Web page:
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The economy hits home: This Christmas, cheap is good, free is better

POSTED: December 26, 2008 5:00 a.m.

Scott's on the Square hostess Deanna Nelson prepares the restaurant's street billboard Thursday evening during the last night of the annual Downtown by Candlelight celebration around the Gainesville square.

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As he listened to the Christmas wishes of children who joined him for a carriage ride around Gainesville’s downtown square Thursday evening, Santa Claus did not seem fazed by the troubles of the economy.

Even during dark financial times, the fat man in the red suit has a job to do.

"Continue to be good," he told 6-year-old Megan Hayes at the end of a ride.

Hayes, doll in tow, had asked Old St. Nick for a sun catcher to put on her window.

Hayes and the other kids who came to see Santa Claus at Main Street Gainesville’s Downtown by Candlelight likely did not know anything about failing stock markets or industry bailouts. But some of their parents said that because of the recession, Christmas spending might be downsized this year.

The economy has forced Oakwood resident Donna Watkins to shift the focus of Christmas this year.

She said her family, attending Downtown by Candlelight for the third time, would be celebrating Christmas with all the same traditions, but that family time will take precedence over gifts this year.

"We’re just celebrating more being together than the materialistic things," Watkins said.

Attending the annual Downtown by Candlelight was a recession-proof tradition for local families. The event was free — families were not forced to dig in their pockets to pay for a cup of hot chocolate from Scott Dixon, owner of Scott’s on the Square, or hear the songs of carolers — and Santa Claus drew his own crowd.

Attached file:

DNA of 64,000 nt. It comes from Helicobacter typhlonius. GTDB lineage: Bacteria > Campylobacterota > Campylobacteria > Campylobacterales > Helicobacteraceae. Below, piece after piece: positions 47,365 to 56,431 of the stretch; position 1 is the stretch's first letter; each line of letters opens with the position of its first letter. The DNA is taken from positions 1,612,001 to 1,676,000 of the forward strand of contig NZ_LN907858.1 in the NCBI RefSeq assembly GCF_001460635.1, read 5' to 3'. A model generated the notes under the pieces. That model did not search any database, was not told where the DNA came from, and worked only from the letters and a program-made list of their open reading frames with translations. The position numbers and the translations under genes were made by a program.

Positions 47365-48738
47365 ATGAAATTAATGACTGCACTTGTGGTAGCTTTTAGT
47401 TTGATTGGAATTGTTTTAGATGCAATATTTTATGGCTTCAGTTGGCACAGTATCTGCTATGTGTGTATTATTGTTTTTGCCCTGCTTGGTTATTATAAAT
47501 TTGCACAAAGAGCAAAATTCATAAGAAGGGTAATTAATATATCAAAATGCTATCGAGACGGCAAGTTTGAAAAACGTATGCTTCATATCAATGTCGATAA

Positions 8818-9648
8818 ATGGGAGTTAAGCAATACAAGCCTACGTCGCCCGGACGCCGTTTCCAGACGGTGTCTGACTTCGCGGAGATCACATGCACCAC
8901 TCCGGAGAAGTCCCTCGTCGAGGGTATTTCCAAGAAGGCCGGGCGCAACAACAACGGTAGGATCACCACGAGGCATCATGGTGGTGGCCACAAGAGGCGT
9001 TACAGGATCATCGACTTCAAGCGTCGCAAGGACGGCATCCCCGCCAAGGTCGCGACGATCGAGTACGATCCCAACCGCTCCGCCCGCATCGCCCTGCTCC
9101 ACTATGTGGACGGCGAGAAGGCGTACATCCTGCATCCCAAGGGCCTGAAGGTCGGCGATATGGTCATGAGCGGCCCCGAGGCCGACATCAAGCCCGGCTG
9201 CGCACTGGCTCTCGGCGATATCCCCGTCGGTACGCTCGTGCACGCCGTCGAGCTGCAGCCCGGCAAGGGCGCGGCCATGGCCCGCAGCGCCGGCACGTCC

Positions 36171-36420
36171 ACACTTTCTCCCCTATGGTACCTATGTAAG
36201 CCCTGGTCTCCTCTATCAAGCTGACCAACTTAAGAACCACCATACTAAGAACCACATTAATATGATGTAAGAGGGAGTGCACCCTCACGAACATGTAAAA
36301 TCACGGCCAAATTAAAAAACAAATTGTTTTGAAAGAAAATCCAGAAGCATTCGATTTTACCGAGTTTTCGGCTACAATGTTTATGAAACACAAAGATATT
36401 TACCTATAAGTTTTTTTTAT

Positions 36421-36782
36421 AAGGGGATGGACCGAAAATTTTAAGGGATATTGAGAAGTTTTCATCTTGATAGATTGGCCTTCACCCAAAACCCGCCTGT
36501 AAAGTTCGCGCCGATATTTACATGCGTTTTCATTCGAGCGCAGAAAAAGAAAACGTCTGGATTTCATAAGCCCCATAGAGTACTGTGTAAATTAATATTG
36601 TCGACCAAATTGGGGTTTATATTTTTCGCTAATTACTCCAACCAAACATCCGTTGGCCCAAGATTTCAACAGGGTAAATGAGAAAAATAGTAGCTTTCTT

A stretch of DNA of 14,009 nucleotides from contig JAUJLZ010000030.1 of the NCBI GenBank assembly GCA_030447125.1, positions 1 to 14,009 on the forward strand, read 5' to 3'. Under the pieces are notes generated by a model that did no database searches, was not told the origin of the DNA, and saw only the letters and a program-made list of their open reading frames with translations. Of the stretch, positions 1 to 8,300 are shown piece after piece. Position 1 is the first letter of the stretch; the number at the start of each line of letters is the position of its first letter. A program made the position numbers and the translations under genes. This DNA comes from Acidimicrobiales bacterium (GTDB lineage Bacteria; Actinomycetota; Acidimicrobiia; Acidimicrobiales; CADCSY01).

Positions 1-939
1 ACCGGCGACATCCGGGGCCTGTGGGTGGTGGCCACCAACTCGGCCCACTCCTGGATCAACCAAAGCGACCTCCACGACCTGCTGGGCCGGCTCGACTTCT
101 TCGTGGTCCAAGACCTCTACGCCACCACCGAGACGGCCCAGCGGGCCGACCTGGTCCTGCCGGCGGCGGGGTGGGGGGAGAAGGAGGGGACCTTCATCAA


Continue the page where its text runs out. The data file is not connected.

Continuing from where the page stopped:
But maintaining attendance to a Christmas attraction that charges admission required a little ingenuity at Lake Lanier Islands this year.

Grier Todd, chief operating officer at Lake Lanier Islands, said that this year’s attendance to the resort’s annual Nights of Lights attraction has not grown over last year’s, but it is not suffering, either.

Todd attributes the steady attendance to Nights of Lights to the resort’s proactive approach to this year’s especially fragile holiday season.

The resort has been offering specials that allow visitors to come see the attraction for $10 less on weekdays. And Todd says there are a lot of coupons available that offer discounts.

"The show’s kind of a tradition with people, and we wanted to do our part to make sure people could continue the tradition," Todd said.

It probably does not hurt that Lake Lanier Islands charges its visitors by vehicle, and other area attractions charge per person, Todd said.

Tickets to Callaway Gardens’ Fantasy in Lights range from $8 to $22 per person. Admission to Stone Mountain’s Christmas event can range from $17 to $20, according to each park’s Web site.

Lake Lanier Islands charges $30 per vehicle, Todd said.

"As many as you can stuff in a car you can bring into ours," Todd said. "It’s a real deal compared to the other shows."


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